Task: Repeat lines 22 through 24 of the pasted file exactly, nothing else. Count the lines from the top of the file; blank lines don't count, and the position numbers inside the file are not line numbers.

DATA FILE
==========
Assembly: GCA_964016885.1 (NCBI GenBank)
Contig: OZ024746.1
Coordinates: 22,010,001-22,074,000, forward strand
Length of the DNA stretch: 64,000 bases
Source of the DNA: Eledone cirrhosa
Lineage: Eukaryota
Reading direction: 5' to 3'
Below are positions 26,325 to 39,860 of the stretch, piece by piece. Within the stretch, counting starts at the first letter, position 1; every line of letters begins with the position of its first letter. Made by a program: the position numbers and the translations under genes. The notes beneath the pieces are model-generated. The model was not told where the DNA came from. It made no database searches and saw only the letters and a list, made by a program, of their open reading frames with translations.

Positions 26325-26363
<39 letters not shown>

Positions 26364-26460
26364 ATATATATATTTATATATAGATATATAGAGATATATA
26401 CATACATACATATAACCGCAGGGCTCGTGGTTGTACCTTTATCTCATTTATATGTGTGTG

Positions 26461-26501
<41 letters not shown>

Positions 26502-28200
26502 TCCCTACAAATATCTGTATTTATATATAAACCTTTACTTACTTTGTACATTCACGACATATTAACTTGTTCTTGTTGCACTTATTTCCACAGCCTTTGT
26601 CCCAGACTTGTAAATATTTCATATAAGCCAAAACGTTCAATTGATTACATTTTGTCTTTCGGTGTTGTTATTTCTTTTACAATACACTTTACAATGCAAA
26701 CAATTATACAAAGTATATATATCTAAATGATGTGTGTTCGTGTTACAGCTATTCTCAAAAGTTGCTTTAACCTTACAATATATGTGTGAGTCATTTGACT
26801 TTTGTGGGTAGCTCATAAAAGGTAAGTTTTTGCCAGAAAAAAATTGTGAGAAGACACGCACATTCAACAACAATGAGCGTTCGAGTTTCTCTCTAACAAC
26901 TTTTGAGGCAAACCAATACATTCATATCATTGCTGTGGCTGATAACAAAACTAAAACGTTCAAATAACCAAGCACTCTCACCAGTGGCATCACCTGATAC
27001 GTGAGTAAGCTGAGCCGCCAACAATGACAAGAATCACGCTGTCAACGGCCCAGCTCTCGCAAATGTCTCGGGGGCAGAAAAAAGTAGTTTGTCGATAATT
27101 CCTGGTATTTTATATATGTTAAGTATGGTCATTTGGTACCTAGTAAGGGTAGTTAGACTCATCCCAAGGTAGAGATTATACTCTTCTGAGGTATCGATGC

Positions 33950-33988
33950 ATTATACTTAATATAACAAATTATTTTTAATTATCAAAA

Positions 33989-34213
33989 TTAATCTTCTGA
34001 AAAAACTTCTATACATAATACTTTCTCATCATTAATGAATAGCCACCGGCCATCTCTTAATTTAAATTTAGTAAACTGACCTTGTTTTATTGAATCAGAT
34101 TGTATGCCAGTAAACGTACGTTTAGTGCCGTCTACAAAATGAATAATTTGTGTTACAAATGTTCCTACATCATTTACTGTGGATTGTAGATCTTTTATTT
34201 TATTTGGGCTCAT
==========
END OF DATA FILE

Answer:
27001 GTGAGTAAGCTGAGCCGCCAACAATGACAAGAATCACGCTGTCAACGGCCCAGCTCTCGCAAATGTCTCGGGGGCAGAAAAAAGTAGTTTGTCGATAATT
27101 CCTGGTATTTTATATATGTTAAGTATGGTCATTTGGTACCTAGTAAGGGTAGTTAGACTCATCCCAAGGTAGAGATTATACTCTTCTGAGGTATCGATGC

Positions 33950-33988